Keanu to party on 20 years later, dude
by Kevin Williamson
Excellent news, Bill and Ted fans.
A cheerful, scruffily-bearded Keanu Reeves sounds perfectly willing to party on as a middle-aged air-guitarist in another, much-belated Bill and Ted sequel.
After all, with so many other 1980s franchises being brought out of cold storage, why not the metalheads embodied by Reeves and Alex Winter? Talk of a third episode has been around for years. And Reeves is well aware how the characters have endured since 1991's first sequel, Bill and Ted's Bogus Journey.
"I know, I know! We've spoken about (a sequel). But should we do that?" Reeves asks during an interview in a downtown Toronto hotel. "It's been fun for me every once and awhile, because I'm of the age now, where (the fans are showing it to their kids.
"If they come up with a good script and there's a worthwhile story, it would be fun to play him at 50."
As for sequel scenarios, Reeves suggests one possibility. "They were thinking that the pressure of having to write the perfect song to save the world has driven (Bill and Ted) crazy. But now they've got kids and they've kind of missed out on raising their kids because they've been trying to write the perfect song that's really going to save the world."
That Reeves, 46, should be so open to reprising his breakthrough - some might argue signature - role illustrates both his lack of pretension as well as a sincere willingness to experiment.
Granted, he's best known for such big-budget thrillers as The Matrix and Speed, but Reeves has consistently divided his time between Hollywood fare and independent productions. His recent credits include Thumbsucker, A Scanner Darkly, Street Kings and The Private Lives of Pippa Lee. "I've always been hoping to make different kinds of films."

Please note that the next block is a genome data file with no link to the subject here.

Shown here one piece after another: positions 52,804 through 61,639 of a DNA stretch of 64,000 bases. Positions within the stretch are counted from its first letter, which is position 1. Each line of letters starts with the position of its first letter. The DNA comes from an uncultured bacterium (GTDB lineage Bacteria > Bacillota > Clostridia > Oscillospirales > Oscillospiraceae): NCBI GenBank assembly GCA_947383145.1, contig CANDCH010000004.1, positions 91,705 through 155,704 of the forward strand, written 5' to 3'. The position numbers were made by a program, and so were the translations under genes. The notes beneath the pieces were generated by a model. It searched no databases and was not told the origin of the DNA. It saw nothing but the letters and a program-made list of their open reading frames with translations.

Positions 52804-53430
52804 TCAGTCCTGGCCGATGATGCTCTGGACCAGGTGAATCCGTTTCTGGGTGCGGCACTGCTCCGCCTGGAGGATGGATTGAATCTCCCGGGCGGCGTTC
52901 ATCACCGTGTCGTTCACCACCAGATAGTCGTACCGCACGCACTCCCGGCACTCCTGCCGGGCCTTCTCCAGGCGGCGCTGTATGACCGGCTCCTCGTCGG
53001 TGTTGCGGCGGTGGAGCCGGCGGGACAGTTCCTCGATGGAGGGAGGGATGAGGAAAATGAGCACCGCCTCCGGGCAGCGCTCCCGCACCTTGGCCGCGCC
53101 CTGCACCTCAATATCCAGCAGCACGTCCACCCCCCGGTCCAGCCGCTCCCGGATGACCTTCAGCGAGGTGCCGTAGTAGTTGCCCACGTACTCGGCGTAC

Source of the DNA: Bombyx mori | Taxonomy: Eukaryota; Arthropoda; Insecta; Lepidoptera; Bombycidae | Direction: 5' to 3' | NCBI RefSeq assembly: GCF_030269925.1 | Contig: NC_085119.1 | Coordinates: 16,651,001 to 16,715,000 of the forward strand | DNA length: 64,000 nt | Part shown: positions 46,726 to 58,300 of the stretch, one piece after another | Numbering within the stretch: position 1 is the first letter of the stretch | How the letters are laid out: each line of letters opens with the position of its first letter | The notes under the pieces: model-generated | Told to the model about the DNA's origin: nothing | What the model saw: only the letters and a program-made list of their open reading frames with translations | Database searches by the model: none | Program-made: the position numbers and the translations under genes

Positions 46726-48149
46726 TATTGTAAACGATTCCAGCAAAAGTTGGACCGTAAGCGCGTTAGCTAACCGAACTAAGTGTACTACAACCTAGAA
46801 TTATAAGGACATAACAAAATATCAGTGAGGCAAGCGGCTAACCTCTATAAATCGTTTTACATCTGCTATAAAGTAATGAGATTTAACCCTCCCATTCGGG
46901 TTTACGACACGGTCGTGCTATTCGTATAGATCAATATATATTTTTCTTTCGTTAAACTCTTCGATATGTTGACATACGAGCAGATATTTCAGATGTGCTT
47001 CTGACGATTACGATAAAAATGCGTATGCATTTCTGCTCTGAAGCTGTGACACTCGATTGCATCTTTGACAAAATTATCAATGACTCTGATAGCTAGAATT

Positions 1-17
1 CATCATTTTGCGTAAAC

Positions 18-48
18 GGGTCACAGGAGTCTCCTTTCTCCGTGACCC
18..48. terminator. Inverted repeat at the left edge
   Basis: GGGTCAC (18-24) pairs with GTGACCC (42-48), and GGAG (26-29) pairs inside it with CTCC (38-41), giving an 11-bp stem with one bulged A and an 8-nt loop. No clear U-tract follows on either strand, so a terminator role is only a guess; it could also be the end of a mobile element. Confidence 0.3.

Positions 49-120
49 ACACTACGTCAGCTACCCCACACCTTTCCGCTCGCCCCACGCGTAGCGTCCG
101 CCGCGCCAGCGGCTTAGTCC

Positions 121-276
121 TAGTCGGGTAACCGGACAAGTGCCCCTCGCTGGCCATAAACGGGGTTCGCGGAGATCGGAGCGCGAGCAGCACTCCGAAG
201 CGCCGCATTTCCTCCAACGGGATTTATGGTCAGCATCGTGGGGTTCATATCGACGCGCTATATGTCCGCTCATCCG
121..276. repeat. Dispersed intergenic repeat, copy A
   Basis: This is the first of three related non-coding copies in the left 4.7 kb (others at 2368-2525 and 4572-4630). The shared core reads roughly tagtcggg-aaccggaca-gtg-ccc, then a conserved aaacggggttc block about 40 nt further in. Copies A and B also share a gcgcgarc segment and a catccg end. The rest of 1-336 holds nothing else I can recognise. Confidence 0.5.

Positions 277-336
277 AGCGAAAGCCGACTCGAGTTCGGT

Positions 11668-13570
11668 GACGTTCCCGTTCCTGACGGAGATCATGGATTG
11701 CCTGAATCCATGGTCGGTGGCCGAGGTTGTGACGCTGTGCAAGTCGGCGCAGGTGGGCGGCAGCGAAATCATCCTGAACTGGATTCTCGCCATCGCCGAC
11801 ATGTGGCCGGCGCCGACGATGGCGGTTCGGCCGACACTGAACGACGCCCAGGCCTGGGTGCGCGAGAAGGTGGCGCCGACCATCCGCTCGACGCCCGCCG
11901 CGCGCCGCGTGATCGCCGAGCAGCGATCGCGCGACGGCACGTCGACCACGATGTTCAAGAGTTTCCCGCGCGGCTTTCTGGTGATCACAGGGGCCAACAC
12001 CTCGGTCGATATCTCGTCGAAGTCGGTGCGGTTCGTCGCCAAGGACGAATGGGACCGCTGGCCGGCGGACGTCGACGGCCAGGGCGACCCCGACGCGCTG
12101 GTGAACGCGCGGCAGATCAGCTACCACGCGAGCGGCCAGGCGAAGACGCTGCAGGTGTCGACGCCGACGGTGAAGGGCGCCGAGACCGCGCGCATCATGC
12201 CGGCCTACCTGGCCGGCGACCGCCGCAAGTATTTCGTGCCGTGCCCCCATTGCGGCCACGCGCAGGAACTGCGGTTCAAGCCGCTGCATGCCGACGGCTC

Case in point: the romantic caper Henry's Crime, which he both starred in and produced, and which premieres at this year's Toronto film festival. "Producing is a creative thing as well. I'm drawn to the finances and making the deal. But I'm also drawn to the physical production - you know, making the movie, getting the cables and trucks and camera and lights and actors."
Not that this signals a loss of interest in acting - though he expects to produce films in which he doesn't appear. "I'd like to be able to find material and hand it off. At the same time I'm developing stories for me, find material and help other filmmakers get money and make movies."
In Henry's Crime, Reeves portrays a sad-sack, rudderless toll-booth employee unwittingly caught up in a foiled bank robbery. Although he's innocent, rather than surrender the names of the actual culprits, he allows himself to be convicted and jailed for three years. Once out of prison, he conspires to steal from the same bank he was accused of robbing since, he reasons, he already served his sentence for the crime. Alongside Reeves, the cast includes James Caan, Vera Farmiga, Judy Greer and Fisher Stevens. But what was it about Henry - a late bloomer and downtrodden "every man" who spends the first half of his life aimlessly - that attracted Reeves, who has been on a trajectory towards movie stardom since he was a teen?
"There's something about him," he says, remarking on "Henry's wanting to search."
He is somewhat more succinct - and less abstract - about how producing a film compares to just acting in one.
"It's a different kind of begging. You're an artist - you're always begging. But it's a nice kind of begging."